Bela Kun

The Development of Revolutionary Forces in Austria

First Published: Pravda May 19, 1918
Source: International Socialist Library No. 15, Revolutionary Essays by Bela Kun, B.S.P., London.
Transcription/Markup: Brian Reid
Proofreader: Chris Clayton
Public Domain: Marxists Internet Archive (2005). You may freely copy, distribute, display and perform this work; as well as make derivative and commercial works. Please credit “Marxists Internet Archive” as your source.

Everyone waiting impatiently for the international revolution should recall the events previous to the revolution of March, 1917.

In the attitude of the Austrian Government and the Emperor Karl we find an analogy with the state of affairs in Russia at that time. We must not seek such an extent of similarity as to amount to a complete coincidence of circumstances. We ought not to allow ourselves to be misled by the existence of the so-called Austro-Hungarian constitution. As is shown by the manifesto issued by the Austro-German Social-Democratic Party to protest against the postponement of the opening of the Reichsrath, Parliament has become a meaningless thing, inasmuch as the Imperial Government is quite incapable of sustaining Parliamentary criticism in connection with vital questions of Austrian policy, the organisation of the food question, the Imperial message, the resignation of Czernin, the broad questions of policy and finance of the Monarchy.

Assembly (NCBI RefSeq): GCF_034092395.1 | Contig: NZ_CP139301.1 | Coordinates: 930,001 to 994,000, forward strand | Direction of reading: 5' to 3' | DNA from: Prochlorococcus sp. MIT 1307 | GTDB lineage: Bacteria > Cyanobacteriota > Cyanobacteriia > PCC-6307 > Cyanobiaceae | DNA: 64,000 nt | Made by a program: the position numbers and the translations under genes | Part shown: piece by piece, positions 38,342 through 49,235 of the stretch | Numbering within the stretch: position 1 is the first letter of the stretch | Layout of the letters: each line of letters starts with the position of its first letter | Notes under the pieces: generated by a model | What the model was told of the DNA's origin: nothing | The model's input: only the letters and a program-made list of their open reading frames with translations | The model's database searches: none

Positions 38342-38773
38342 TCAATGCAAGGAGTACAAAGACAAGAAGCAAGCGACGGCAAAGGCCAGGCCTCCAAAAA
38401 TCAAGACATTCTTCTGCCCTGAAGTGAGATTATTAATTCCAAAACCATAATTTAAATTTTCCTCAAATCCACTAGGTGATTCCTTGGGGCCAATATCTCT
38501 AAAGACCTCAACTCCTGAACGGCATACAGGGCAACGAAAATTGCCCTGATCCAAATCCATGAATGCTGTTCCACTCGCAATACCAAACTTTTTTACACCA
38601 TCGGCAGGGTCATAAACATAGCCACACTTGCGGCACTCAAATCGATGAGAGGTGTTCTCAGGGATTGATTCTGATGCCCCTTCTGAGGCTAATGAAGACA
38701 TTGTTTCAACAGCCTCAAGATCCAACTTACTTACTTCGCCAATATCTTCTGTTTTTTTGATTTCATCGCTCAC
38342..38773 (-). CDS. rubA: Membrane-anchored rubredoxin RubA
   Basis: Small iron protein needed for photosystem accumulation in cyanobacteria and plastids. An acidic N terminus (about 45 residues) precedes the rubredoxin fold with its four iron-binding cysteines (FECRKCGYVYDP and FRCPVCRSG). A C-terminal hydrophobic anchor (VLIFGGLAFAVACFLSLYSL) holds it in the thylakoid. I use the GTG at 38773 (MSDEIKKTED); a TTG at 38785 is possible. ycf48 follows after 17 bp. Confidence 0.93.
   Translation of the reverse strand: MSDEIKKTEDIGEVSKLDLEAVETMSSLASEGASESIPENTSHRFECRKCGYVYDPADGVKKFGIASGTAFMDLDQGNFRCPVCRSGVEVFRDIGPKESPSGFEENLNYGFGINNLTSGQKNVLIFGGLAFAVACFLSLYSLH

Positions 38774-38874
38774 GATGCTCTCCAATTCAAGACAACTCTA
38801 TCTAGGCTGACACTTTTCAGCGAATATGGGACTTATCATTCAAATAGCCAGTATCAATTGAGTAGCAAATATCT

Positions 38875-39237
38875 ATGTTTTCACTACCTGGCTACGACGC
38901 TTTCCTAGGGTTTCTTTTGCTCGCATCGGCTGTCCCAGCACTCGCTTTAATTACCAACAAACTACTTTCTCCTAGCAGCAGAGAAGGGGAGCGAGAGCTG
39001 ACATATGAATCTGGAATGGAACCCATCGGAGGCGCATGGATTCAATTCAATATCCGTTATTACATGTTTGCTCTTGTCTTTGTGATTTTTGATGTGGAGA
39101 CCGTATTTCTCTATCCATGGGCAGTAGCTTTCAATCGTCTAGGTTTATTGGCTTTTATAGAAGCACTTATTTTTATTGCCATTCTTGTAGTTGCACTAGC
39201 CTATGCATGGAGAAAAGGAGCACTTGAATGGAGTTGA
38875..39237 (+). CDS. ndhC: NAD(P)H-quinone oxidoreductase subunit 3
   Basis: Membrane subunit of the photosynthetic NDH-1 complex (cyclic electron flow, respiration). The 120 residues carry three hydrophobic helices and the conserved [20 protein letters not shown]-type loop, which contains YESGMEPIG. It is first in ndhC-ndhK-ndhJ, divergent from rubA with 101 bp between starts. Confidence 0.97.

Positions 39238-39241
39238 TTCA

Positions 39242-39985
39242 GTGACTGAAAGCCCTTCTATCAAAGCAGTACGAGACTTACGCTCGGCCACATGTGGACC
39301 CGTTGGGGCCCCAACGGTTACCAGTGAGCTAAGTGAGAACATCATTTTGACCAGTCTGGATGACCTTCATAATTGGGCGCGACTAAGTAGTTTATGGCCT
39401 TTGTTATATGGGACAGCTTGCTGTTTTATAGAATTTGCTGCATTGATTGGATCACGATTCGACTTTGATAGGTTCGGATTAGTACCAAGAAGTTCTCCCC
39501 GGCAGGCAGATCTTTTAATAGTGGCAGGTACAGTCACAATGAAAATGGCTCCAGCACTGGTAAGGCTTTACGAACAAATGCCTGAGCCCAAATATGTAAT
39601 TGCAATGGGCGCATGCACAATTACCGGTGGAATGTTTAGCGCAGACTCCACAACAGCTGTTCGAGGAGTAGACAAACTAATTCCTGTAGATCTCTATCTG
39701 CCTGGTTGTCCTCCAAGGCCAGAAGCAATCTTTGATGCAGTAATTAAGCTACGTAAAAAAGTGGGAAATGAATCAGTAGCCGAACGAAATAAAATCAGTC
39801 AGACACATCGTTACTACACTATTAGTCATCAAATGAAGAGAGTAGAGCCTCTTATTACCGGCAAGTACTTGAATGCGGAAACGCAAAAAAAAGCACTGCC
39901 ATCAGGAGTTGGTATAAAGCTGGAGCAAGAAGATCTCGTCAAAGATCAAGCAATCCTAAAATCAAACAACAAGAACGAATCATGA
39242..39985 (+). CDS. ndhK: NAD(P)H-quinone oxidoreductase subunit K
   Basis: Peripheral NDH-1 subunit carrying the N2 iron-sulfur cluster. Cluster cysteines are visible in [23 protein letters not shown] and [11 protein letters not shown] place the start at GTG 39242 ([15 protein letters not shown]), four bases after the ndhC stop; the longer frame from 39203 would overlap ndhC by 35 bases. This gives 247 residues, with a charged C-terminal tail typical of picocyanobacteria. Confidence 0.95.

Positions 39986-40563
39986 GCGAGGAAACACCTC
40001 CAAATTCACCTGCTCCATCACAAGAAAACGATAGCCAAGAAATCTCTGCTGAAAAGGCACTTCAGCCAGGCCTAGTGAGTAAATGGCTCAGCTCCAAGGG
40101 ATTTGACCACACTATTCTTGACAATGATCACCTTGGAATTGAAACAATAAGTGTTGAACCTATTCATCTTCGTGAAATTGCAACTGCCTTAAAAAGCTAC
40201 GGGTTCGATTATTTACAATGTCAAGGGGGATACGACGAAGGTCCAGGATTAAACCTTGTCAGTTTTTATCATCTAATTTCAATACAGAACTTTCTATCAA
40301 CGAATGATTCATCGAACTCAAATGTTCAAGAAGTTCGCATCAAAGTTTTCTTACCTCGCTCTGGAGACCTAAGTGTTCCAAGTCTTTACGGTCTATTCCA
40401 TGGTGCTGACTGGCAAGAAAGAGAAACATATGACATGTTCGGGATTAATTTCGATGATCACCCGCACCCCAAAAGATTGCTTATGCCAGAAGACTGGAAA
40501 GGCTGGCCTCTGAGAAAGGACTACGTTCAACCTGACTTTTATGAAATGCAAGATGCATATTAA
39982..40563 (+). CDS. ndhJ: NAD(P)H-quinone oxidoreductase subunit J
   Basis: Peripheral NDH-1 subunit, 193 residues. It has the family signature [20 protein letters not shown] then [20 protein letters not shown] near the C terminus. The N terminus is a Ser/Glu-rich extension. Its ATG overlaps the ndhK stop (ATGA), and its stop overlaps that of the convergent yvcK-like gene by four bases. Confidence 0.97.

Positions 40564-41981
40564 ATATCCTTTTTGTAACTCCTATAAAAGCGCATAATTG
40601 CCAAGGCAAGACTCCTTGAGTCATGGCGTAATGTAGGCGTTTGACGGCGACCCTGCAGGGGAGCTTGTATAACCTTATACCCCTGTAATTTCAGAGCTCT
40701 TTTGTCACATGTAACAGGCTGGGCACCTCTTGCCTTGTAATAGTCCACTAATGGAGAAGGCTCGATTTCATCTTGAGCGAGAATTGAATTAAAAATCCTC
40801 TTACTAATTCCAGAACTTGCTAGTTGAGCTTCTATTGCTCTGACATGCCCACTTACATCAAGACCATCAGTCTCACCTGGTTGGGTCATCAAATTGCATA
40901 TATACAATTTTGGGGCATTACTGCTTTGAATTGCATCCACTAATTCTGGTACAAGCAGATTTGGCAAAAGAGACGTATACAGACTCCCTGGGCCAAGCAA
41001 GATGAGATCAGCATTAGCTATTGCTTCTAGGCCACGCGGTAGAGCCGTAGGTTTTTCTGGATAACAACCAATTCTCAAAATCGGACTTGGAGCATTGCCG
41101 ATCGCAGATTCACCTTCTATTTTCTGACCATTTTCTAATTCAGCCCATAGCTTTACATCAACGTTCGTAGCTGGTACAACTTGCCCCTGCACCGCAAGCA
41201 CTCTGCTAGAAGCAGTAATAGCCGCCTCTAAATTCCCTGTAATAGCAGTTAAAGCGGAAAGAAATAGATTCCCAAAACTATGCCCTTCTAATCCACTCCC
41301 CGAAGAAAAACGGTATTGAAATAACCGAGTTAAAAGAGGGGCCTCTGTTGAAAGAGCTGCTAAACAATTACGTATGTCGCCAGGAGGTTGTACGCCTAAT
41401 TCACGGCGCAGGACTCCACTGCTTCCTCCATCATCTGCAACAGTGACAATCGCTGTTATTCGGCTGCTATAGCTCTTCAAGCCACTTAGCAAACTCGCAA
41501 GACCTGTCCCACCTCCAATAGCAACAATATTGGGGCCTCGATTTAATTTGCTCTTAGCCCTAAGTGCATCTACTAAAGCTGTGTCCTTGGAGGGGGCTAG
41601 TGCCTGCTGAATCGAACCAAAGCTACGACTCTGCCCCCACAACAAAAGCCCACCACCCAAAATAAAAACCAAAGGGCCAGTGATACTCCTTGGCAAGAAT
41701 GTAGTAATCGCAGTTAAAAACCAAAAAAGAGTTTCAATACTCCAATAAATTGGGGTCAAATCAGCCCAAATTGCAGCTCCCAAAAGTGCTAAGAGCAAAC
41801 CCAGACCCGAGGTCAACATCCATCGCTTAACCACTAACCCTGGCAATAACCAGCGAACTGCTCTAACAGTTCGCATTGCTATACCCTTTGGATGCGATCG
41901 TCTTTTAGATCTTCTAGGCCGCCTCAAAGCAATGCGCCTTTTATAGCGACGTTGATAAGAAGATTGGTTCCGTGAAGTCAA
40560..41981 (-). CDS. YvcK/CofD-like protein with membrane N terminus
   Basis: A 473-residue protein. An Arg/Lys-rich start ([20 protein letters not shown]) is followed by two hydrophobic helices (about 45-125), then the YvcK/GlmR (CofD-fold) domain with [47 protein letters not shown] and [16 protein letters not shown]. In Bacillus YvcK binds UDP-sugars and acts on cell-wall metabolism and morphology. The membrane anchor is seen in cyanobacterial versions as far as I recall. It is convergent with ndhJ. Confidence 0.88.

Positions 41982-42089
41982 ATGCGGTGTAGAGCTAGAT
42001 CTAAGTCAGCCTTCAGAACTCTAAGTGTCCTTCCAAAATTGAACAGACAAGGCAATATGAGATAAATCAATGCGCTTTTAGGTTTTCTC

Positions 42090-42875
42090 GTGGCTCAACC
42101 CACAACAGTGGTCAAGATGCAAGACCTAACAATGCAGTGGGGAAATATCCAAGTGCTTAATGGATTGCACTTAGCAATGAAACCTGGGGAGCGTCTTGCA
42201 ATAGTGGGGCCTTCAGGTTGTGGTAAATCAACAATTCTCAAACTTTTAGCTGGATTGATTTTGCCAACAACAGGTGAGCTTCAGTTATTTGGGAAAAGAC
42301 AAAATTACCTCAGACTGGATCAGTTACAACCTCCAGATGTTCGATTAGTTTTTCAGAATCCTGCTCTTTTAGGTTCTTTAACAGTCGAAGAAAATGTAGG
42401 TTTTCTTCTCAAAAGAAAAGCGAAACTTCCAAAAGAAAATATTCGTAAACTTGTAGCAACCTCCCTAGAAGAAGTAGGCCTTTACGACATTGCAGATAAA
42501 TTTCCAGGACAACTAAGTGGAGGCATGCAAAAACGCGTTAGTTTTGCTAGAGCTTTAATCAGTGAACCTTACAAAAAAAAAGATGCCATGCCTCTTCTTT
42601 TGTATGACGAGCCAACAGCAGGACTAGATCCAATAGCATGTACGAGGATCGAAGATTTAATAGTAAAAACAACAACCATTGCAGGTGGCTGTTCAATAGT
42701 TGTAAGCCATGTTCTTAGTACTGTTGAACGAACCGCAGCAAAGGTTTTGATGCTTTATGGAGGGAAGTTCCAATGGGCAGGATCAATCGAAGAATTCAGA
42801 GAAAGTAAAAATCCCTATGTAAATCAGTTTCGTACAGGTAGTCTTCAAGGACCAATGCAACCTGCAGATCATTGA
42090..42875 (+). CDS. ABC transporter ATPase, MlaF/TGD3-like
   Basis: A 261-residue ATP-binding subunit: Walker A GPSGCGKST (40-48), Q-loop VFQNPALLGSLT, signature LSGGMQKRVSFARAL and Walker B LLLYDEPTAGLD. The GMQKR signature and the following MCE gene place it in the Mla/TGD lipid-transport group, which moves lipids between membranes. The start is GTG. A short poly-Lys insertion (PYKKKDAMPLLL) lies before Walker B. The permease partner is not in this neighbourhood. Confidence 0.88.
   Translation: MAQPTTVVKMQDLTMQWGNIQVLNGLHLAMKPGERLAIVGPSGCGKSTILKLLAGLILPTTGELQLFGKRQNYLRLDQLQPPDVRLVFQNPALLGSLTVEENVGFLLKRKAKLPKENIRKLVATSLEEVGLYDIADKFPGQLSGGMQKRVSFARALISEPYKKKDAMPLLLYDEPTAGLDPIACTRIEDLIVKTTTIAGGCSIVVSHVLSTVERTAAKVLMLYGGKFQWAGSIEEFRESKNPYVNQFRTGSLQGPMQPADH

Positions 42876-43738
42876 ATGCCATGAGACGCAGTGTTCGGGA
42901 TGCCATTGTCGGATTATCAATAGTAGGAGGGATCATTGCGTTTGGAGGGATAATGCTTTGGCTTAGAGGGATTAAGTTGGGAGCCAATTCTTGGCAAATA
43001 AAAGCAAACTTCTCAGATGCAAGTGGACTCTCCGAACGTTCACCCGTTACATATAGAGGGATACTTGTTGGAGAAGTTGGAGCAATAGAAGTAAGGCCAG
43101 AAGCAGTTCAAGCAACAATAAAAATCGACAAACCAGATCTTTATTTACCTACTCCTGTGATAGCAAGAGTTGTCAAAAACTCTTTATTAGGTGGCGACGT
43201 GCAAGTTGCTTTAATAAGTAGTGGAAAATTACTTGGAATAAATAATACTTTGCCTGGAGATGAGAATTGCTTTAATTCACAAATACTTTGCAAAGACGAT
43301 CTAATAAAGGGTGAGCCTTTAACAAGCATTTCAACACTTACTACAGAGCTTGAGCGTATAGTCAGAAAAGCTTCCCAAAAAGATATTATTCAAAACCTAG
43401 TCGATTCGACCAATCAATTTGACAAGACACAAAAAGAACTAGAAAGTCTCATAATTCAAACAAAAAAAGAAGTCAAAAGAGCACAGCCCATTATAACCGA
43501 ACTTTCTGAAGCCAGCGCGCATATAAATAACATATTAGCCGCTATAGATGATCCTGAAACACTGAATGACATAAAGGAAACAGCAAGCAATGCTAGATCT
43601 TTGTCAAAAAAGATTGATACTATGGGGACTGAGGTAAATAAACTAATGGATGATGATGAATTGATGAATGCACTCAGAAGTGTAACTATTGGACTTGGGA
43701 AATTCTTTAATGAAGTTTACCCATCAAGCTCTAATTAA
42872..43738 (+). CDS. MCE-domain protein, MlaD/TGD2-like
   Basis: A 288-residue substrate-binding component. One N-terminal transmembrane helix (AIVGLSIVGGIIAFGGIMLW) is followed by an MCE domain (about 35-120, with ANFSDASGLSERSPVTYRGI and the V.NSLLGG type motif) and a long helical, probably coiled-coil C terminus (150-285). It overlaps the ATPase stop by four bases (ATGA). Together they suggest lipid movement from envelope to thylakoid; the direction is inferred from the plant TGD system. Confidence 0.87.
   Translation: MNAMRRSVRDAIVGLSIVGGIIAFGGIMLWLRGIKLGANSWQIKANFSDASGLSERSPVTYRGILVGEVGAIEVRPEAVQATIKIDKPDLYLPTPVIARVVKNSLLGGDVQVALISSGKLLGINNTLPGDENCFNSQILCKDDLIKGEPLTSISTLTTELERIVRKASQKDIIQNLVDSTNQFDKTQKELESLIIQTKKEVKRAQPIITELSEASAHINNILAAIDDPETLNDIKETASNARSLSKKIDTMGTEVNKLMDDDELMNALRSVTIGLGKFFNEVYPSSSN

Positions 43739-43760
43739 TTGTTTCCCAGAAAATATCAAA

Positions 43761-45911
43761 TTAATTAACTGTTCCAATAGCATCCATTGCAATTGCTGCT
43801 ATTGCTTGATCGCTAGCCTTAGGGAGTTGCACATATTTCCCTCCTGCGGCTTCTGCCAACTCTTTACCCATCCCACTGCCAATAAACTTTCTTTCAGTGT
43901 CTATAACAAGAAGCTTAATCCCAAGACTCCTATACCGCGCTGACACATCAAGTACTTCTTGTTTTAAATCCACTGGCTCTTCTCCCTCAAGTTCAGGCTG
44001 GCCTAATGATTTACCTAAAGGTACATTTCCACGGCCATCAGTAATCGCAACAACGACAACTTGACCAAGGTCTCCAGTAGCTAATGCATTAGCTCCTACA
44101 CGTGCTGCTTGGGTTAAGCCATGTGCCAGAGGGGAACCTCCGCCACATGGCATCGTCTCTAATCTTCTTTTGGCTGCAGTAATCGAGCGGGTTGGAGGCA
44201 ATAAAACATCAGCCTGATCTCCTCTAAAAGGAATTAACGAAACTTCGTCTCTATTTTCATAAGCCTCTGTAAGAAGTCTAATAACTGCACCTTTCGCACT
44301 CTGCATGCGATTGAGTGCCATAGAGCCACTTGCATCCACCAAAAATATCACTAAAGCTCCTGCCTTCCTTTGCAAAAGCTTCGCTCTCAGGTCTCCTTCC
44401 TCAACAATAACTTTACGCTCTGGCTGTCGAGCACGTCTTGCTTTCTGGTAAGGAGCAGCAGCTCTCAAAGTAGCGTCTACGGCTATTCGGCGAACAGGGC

At the same time there is no bourgeois party which has not protested against the prorogation, of the Reichsrath. Various nationalist groups, amongst them a group of Czech deputies, have unanimously declared that absolutism is being set up, and have issued a protest against the Government. The fraction of German Social-Democrats has reminded the latter of Sturgck, laid low by the bullet of Friedrich Adler. “If they take it into their heads, in order to please the Pan-Germanists who prolong the war, to re-establish absolutism and to govern Austria, by the methods of Störgck, then the working class will be obliged to rise and fight for the people's rights.” The manifesto calls upon all working men and women to remain in fighting order, so that at any moment they will be ready to join in the conflict.